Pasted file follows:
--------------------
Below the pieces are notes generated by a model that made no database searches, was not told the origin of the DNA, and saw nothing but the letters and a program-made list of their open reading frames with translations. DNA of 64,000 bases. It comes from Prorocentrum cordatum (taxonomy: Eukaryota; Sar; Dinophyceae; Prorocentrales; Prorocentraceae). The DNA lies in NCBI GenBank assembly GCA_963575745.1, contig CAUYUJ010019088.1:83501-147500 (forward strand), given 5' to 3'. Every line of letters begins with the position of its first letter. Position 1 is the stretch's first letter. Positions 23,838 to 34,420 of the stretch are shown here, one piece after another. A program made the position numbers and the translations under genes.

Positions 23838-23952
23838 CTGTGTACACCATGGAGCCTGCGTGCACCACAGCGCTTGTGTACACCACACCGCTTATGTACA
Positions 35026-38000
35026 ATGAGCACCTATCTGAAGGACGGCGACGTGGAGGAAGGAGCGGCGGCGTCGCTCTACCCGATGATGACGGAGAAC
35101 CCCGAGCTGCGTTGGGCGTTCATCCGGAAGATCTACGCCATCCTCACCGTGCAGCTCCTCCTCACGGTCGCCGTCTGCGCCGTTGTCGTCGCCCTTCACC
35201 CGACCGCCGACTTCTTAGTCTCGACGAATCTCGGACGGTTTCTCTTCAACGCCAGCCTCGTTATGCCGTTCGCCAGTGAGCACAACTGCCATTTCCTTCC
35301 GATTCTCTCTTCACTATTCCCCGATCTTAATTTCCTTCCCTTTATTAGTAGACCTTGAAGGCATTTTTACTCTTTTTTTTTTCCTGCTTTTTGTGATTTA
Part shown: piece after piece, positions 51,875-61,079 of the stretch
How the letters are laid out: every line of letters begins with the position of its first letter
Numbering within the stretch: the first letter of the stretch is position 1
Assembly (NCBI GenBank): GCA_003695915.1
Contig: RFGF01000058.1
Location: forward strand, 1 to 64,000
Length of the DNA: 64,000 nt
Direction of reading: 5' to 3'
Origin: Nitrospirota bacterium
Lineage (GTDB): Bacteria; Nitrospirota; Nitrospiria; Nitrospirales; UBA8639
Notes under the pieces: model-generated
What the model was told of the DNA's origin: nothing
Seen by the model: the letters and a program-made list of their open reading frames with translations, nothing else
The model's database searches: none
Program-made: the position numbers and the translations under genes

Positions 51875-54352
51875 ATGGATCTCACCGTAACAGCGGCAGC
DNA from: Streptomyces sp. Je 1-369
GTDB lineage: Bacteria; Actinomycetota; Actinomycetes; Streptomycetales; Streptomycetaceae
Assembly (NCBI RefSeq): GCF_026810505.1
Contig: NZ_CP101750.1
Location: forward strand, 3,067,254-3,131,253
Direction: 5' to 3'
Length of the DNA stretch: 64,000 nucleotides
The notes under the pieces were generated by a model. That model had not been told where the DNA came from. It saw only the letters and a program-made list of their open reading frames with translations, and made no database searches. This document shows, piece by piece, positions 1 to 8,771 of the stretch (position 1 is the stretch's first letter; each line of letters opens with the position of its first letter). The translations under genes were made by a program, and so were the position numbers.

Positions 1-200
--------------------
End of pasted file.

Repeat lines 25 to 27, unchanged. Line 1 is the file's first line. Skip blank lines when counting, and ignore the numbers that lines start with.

51875 ATGGATCTCACCGTAACAGCGGCAGC
DNA from: Streptomyces sp. Je 1-369
GTDB lineage: Bacteria; Actinomycetota; Actinomycetes; Streptomycetales; Streptomycetaceae